Neither Fidel Castro nor the hard-liners in Cuban Miami liked President Barack Obama’s visit to Cuba and his extraordinary speech.
No surprise there.
The foes also didn’t care for the Rolling Stones’ blast of rock at the historic concert. La Habana as venue for a Caribbean-styled Woodstock with throngs parading wild-haired and covered in body art and piercings wasn’t exactly the counter-revolution early exiles dreamed of. Who could have ever thought it would be Mick Jagger that would holler from a stage in Havana to fanatical applause: “Times are changing!”
But now comes the after-party, and no, we didn’t have to wait long to hear from the two entrenched sides adept at operating only under the old policy of isolation.
After saturating the media with anti-Obama discourse, Cuba unearthed its ancient retired dictator, a well-worn bait for exiles: Obama’s pro-democracy speech almost gave him a heart attack, Castro said, allegedly moving the 89-year-old to pen one of his infamous “reflections,” this one titled with a sardonic racist tinge, “Brother Obama.”
Some exiles quickly responded, as if anybody expected different from a dictatorship: See, I told you so!
Castro didn’t disappoint them.
Rousing the old false pride of the comandante-in-chief, Castro boasted that Cubans don’t need the “empire” to give them anything.
He sure doesn’t. Forbes Magazine estimated Castro’s wealth years ago at a mere $900 million. He doesn’t pay for his medical care, so no chance he’s blown through all the dough. His family’s wealth is also well-documented. Remember the recent tell-all photos of Castro’s playboy son partying it up in luxury in the Turkish Riviera? The photos circled the globe.
Cubans, on the other hand, earn an average salary of $20 a month, not enough to properly feed their families. They sure do need all that the new relationship with the United States offers, and more.
Clearly the Castro clan underestimated the powerful charm and eloquence of Obama, whose speech at Havana’s Gran Teatro was broadcast to the Cuban people. Now they’re horrified by the sense of empowerment and possibility his words have unleashed in Cuba.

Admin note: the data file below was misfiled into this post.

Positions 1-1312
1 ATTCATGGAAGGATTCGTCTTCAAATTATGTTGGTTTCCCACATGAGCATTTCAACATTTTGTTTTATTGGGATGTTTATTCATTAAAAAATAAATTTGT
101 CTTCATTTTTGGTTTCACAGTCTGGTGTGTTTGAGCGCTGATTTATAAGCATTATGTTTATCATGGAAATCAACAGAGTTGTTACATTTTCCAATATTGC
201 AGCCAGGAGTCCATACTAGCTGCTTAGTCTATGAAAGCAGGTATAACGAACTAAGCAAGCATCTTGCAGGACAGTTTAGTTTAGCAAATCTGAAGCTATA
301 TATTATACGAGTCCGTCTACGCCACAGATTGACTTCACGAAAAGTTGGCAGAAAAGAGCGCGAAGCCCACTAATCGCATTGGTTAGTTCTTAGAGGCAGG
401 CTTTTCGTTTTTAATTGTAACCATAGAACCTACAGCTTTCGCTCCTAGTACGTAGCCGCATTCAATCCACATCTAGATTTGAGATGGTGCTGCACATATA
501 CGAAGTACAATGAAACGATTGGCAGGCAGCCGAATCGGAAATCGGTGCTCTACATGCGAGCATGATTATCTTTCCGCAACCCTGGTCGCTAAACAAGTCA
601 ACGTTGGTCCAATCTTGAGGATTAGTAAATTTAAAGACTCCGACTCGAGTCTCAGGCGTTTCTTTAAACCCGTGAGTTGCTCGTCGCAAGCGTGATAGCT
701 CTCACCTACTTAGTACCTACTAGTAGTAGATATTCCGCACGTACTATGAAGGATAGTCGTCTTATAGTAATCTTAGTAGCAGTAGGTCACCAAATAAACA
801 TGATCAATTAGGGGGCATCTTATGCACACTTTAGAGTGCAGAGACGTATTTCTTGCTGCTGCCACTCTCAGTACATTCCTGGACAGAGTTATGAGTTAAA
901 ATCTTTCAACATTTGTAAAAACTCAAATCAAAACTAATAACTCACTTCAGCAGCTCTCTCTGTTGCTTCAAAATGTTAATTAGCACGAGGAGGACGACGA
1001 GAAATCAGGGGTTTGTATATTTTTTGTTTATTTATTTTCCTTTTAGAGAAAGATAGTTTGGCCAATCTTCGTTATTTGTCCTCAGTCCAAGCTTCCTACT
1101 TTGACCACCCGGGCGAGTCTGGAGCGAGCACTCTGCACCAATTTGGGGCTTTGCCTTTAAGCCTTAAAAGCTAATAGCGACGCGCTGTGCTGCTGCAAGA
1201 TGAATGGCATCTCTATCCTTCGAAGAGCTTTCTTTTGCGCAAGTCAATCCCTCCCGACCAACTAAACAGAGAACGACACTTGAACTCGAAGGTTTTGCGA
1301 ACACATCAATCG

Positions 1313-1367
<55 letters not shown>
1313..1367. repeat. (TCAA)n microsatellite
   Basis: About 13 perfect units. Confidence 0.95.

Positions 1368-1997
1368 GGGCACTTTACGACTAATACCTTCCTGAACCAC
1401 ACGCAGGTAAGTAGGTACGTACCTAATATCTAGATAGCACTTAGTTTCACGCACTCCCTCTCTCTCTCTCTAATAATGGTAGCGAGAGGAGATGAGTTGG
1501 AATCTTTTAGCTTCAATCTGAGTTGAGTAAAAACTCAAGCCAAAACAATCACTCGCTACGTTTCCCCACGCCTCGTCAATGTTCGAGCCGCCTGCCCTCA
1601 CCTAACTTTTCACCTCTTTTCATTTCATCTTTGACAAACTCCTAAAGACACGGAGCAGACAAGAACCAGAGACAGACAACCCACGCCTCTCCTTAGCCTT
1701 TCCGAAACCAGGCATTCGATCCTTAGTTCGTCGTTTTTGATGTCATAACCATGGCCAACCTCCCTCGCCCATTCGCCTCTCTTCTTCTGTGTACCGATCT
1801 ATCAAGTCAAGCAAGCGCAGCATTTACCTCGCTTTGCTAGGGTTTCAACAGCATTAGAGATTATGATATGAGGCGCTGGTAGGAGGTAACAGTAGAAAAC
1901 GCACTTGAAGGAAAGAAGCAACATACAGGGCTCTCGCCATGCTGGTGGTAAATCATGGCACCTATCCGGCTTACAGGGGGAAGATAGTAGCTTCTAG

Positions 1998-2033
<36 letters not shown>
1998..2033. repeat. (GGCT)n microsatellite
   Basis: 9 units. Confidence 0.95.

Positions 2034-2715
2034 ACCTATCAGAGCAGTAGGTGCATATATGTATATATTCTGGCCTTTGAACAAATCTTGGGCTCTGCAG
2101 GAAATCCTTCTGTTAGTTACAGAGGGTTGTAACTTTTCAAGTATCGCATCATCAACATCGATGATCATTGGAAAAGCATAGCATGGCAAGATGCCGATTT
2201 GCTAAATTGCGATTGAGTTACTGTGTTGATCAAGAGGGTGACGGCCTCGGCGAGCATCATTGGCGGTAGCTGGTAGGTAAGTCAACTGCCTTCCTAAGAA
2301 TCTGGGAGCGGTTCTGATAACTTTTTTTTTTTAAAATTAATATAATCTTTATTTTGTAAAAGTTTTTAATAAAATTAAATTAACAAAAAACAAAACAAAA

Evidence is in videos coming out of the island. In one, a group of neighbors come to the rescue of a woman arrested for yelling “Down with the Castros’ dictatorship! Respect for human rights!” Men and women rush to pluck her out of the police car and place her safely behind them. The police are left empty-handed. In another, as a man is being arrested also shouting anti-Castro slogans, the wife filming the scene invokes Obama’s name to intimidate police.
As expected, the dictatorship is responding by clamping down and resurrecting old controls in the new relationship with the United States. Some American tour operators, for instance, woke up Monday to unexpected changes to itineraries. Cuban tourism authorities notified them that they will restrict with whom they can engage to the government’s approved list — a clear sign that Cuban hardliners are pushing back, post-Obama.
Likewise in exile circles wedded to partisan alliances, Obama’s eloquent case for democracy — leaving the future where it belongs, in the hands of the Cuban people — wasn’t the kind of American intervention envisioned for decades.
And so, some find themselves awkwardly on the same side as their foes — the wrong side of history.
If engagement gives Fidel Castro a heart attack, it’s good enough for me.